At least 48 people have died in Russia after drinking counterfeit bath lotion containing methanol, officials said on Monday.
The deaths occurred in the Siberian city of Irkutsk. The AP reports that local authorities went door-to-door on Monday to look for other victims. Officials also declared a state of emergency, and the Russian government reportedly issued calls for better alcohol regulation.
Bath lotion and other substances that contain ethyl alcohol are sometimes used as cheap stand-ins for regular alcohol in Russia, but this batch contained methanol, which is highly toxic and can be fatal when ingested. According to the AP, the lotion contained labels that said it wasn’t meant to be swallowed.
It’s unclear exactly how or why the lotion became contaminated, but the New York Times reports that local authorities rounded up seven people in connection with its production. Authorities also reportedly found the “workshop” where the lotion was made.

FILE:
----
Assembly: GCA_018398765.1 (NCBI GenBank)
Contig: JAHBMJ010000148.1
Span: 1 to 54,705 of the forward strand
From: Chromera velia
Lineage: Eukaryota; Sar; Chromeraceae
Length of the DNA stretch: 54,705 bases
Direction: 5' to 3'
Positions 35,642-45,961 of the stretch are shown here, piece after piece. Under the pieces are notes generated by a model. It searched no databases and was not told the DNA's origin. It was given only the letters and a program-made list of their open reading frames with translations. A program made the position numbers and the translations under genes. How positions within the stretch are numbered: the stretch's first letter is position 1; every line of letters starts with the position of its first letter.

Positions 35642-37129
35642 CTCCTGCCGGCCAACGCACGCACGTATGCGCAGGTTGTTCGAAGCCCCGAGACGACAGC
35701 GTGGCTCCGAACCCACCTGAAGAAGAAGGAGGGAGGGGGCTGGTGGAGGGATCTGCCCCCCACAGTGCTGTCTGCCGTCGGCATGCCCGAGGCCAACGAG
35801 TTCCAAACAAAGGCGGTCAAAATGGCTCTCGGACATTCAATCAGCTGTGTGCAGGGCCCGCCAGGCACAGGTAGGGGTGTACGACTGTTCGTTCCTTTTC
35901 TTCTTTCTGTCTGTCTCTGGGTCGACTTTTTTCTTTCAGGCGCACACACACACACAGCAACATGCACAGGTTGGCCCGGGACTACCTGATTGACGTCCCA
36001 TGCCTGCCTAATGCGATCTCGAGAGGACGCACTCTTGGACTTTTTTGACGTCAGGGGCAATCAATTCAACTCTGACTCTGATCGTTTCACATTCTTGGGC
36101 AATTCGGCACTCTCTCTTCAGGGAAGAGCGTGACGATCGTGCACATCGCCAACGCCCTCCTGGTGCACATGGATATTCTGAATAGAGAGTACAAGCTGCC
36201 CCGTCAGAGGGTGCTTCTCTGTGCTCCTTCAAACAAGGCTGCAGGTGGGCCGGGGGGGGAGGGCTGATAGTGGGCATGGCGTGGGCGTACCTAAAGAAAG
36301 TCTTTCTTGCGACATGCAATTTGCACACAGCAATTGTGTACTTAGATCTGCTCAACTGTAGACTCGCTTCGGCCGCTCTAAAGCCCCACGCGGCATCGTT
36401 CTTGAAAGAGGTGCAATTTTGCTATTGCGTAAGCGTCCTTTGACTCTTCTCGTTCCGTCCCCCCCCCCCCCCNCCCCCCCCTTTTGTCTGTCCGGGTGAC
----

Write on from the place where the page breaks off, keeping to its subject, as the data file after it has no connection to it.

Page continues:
While alcohol poisoning from substitute alcohol products can be common, the AP noted the “Irkutsk case was unprecedented in its scale.”
Of course, “surrogate alcohol” isn’t just a problem in Russia. In 2012, at least 20 people died in the Czech Republic after they consumed methanol-laced liquor. More recently, a former employee for Wells Fargo confessed that she drank bottles of hand sanitizer in order to deal with the stress of her job.
Russian prime minister Dmitry Medvedev said that such substances should be banned, given their potentially fatal consequences. “It’s an outrage, and we need to put an end to this,” he said.